See A Coral Reef Ecosystem Come to Life at the St. Lucie County Aquarium

See A Coral Reef Ecosystem Come to Life at the St. Lucie County Aquarium

SOUTH HUTHCHINSON ISLAND – Those who have visited the Smithsonian Marine Ecosystems Exhibit at the St. Lucie County Aquarium on South Hutchinson Island in Fort Pierce, know that the centerpiece of the Exhibit is the 2,500 gallon Caribbean Coral Reef Ecosystem visible through the front doors.

This beautiful living coral exhibit boasted dozens of species of fish, corals, and other invertebrates. It was simply teeming with life – life that was unexpectedly evicted from its home at the start of the New Year due to a hidden leak in the sixteen-year-old exhibit. Now, aquarists are taking the opportunity to renovate the exhibit. As a result the public has a once-in-a-lifetime chance to view the rebuilding of a live coral reef model ecosystem.

The Caribbean Coral Reef Ecosystem Exhibit was not only beautiful, it has a fascinating history. The Exhibit began its journey wowing the public at the National Museum of Natural History in Washington, D.C. in 1980. Then in 2001, it was transported to Fort Pierce and reestablished at the newly constructed St. Lucie County Aquarium.

Some of the display’s coral skeletons serving as the base of the reef were only a couple of hundred years old. Other rocks used to build the reef ranged from 100,000 to more than 100 million years old. Not only did the amazing exhibit contain living coral – but the rocks and sand were also living – packed with bacteria, sponges, worms and other tiny critters that serve as nature’s recyclers. It was home to sea stars, urchins, and sea cucumbers – as well as animals as large as a gorgeous Queen Angelfish and as small as microscopic plankton.

Needless to say, the task of breaking down the exhibit was not an easy one. The leak was underneath a false bottom in the tank. That was covered by more than a 1,000 pounds of sand, coral skeletons and the living reef itself; everything had to be removed in order to access the leak.

The reef was broken down, piece by piece and all of the organisms were moved into holding tanks or to other facilities. The 500-gallon saltwater reservoir located on the Aquarium’s second level, is serving as the temporary home for the Exhibit’s live corals. Most of the rocks used to build the reef structure are residing in five, 100+ gallon tubs located in front of the empty aquarium.

With the aquarium empty and its plastic skeleton exposed, staff are making plans to clean, improve and rebuild the Exhibit – a process the public has the opportunity to observe. As a result, Smithsonian Exhibit Manager Bill Hoffman is turning a negative into a positive.

“This is a once-in-lifetime opportunity to improve both the look and functionality of our coral reef exhibit.  And, while there’s still a lot of scraping and cleaning to do before we get to sanding and polishing the inside viewing windows, when the project is completed, the aquarium will look like new again,” said Hoffman.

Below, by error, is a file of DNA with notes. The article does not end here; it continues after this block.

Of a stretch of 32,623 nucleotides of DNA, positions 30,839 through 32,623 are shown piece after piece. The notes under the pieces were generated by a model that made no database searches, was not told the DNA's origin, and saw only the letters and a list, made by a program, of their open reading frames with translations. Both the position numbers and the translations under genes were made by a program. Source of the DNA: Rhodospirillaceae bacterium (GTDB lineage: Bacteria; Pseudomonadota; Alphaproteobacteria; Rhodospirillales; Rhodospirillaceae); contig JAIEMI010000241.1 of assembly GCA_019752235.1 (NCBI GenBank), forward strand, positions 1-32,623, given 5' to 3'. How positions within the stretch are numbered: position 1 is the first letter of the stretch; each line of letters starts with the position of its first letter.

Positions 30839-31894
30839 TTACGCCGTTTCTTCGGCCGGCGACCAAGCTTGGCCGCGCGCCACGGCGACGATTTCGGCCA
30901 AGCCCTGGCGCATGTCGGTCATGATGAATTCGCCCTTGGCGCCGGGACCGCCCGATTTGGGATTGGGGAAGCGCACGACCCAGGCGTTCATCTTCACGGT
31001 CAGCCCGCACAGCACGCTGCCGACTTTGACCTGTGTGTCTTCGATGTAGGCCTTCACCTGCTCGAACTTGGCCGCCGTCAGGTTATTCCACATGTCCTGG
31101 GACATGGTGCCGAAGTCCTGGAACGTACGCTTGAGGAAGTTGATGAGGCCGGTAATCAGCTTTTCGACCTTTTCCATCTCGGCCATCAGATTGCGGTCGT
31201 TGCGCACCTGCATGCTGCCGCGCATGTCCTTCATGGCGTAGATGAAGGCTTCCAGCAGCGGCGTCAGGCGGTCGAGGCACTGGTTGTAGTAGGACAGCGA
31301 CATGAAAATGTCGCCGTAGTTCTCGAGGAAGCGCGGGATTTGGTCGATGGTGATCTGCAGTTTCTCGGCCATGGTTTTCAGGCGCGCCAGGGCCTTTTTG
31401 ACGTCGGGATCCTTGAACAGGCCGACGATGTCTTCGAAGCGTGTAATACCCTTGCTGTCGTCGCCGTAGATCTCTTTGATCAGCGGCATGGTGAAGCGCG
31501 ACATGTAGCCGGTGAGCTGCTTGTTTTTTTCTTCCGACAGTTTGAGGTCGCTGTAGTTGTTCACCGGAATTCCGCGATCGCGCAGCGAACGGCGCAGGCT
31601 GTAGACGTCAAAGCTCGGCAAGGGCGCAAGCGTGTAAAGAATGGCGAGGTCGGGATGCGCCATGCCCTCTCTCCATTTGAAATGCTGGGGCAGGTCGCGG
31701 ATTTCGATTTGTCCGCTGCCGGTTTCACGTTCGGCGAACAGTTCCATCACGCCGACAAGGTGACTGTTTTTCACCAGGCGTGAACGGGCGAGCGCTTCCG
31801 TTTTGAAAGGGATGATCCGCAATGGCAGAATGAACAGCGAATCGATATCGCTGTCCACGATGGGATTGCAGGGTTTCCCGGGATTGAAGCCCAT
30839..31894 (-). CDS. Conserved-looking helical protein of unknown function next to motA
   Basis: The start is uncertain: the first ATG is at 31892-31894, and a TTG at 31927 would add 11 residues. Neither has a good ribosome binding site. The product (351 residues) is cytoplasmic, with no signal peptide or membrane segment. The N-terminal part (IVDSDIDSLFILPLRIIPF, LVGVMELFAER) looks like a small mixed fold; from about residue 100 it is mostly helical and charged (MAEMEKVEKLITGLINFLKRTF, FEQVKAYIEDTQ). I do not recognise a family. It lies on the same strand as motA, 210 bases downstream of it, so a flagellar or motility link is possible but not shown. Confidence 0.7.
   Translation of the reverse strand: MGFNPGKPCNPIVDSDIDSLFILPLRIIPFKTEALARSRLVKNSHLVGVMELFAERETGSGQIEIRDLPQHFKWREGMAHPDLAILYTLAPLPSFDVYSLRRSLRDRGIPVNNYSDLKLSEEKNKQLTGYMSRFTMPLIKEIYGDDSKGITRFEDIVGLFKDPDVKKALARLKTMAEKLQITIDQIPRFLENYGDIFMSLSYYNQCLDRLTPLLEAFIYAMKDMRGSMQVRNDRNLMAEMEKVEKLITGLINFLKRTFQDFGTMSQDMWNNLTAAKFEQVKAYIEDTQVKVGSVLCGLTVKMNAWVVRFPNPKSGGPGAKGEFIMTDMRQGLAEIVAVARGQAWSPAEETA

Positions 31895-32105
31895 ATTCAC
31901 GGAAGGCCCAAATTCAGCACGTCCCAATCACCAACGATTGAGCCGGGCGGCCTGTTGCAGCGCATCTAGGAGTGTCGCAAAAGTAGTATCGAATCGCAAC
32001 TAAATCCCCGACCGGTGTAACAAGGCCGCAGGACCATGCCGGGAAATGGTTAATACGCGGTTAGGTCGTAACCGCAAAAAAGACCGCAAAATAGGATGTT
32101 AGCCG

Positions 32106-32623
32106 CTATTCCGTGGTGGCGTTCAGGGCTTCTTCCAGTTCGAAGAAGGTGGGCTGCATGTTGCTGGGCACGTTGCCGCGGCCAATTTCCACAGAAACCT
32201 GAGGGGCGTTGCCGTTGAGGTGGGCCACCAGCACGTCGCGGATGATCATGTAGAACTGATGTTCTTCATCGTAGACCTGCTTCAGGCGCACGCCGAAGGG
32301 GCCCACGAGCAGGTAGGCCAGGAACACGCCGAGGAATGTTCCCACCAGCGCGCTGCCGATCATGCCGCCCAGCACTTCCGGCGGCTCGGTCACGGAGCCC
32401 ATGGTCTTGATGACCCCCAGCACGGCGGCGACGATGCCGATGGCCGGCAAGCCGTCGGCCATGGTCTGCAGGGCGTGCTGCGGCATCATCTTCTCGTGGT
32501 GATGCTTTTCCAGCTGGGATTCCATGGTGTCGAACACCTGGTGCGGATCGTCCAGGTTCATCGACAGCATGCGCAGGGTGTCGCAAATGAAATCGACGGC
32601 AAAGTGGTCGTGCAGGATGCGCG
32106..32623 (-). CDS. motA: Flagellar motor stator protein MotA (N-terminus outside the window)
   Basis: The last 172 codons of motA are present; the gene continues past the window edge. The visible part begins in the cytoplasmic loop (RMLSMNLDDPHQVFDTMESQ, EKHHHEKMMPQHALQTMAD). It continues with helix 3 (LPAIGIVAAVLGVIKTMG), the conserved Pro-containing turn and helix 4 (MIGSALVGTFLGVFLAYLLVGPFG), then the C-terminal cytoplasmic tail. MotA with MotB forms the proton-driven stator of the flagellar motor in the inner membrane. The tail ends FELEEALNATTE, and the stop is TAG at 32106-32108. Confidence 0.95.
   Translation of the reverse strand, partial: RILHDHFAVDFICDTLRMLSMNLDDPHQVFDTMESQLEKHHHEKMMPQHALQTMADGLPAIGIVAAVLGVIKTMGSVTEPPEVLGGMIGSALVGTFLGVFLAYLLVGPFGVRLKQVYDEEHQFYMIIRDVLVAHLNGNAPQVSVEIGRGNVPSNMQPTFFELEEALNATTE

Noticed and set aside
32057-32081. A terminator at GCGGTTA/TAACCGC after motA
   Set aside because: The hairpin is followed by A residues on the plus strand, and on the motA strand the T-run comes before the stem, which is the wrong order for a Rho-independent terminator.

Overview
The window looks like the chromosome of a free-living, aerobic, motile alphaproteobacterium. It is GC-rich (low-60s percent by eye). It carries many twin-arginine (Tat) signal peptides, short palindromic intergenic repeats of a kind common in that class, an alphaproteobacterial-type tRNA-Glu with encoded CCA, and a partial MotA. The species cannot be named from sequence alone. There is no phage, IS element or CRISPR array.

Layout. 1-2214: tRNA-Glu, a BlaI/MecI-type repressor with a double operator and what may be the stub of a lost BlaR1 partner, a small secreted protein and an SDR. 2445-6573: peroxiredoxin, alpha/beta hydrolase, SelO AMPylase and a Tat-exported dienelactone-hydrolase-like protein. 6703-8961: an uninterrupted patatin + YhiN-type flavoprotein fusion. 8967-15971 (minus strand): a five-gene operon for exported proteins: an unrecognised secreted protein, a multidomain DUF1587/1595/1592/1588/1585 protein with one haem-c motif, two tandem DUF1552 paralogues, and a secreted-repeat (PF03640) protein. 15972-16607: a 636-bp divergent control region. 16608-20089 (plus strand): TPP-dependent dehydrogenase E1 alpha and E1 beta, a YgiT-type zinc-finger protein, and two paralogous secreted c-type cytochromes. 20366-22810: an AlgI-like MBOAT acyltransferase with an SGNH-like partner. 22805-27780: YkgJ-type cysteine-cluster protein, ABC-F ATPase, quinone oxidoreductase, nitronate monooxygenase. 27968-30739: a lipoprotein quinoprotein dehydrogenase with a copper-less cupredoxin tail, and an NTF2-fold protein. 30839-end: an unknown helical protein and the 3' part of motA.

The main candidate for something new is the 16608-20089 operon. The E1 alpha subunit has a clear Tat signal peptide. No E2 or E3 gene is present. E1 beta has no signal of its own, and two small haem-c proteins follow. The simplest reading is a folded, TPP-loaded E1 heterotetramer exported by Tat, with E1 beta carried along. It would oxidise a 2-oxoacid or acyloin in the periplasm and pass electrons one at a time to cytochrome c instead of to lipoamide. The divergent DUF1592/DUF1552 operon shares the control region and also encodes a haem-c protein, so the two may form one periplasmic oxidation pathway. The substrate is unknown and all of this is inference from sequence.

The rebuilding of the reef will go from the bottom up. Once the leak is repaired, the tank will be filled with fresh water to pressure test. The aquarium will be filled with saltwater as the reef structure is being built.

After the water chemistry is stable, the anemones, corals, and other invertebrates (such as sea urchins and sea stars) will be added. Lastly, fish will be added beginning with the least aggressive fish and working up to the more dominant species. The Aquarium will be open throughout the process. This  gives the public the opportunity to be a part of the building process.

“We get so many questions about the history of our Coral Reef Exhibit and how it was built, and although this leak has been quite stressful for staff and specimens alike, it definitely presents a unique educational opportunity” said Jasmine Fox, marine biology educator. “Creating a live reef Aquarium, especially of this magnitude, requires knowledge not only in marine biology – but in chemistry, ecology, engineering and more. Staff and volunteers will be on hand throughout the process to speak with visitors and answer questions.”

Aside from the Caribbean Coral Reef, Aquarium exhibits include five other model ecosystem aquaria showcasing ecosystems of the Indian River Lagoon and Atlantic Ocean. Guests can also visit the touch tank, featuring Indian River Lagoon inhabitants such as horseshoe crabs, sea stars and sea urchins. Adventurous visitors can even get a manicure from the always popular cleaner shrimp at no extra charge! Feeding tours are offered daily at 10:30 a.m. and 2:30 p.m. as underwater residents enjoy their daily meals.

Aquarium hours are Monday-Saturday from 10 a.m. to 4 p.m. and Sundays from noon to 4 p.m. Aquarium admission is $4 for adults and $3 for children and seniors (age 55+). Children ages 3 and under are free. Aquarium memberships are available starting at $15. The Smithsonian Exhibit is located in the St. Lucie County Aquarium at 420 Seaway Drive on South Hutchinson Island in Fort Pierce.

The Smithsonian Marine Station has teamed with St. Lucie County and other community partners to create this unique educational facility. The Exhibit is an outreach effort of the Smithsonian Marine Station, a branch of the Smithsonian Institution’s National Museum of Natural History.  A fixture in the Fort Pierce community for more than 40 years, the Marine Station is dedicated to understanding the character and diversity of the marine and estuarine habitats of Florida. For more information, visit

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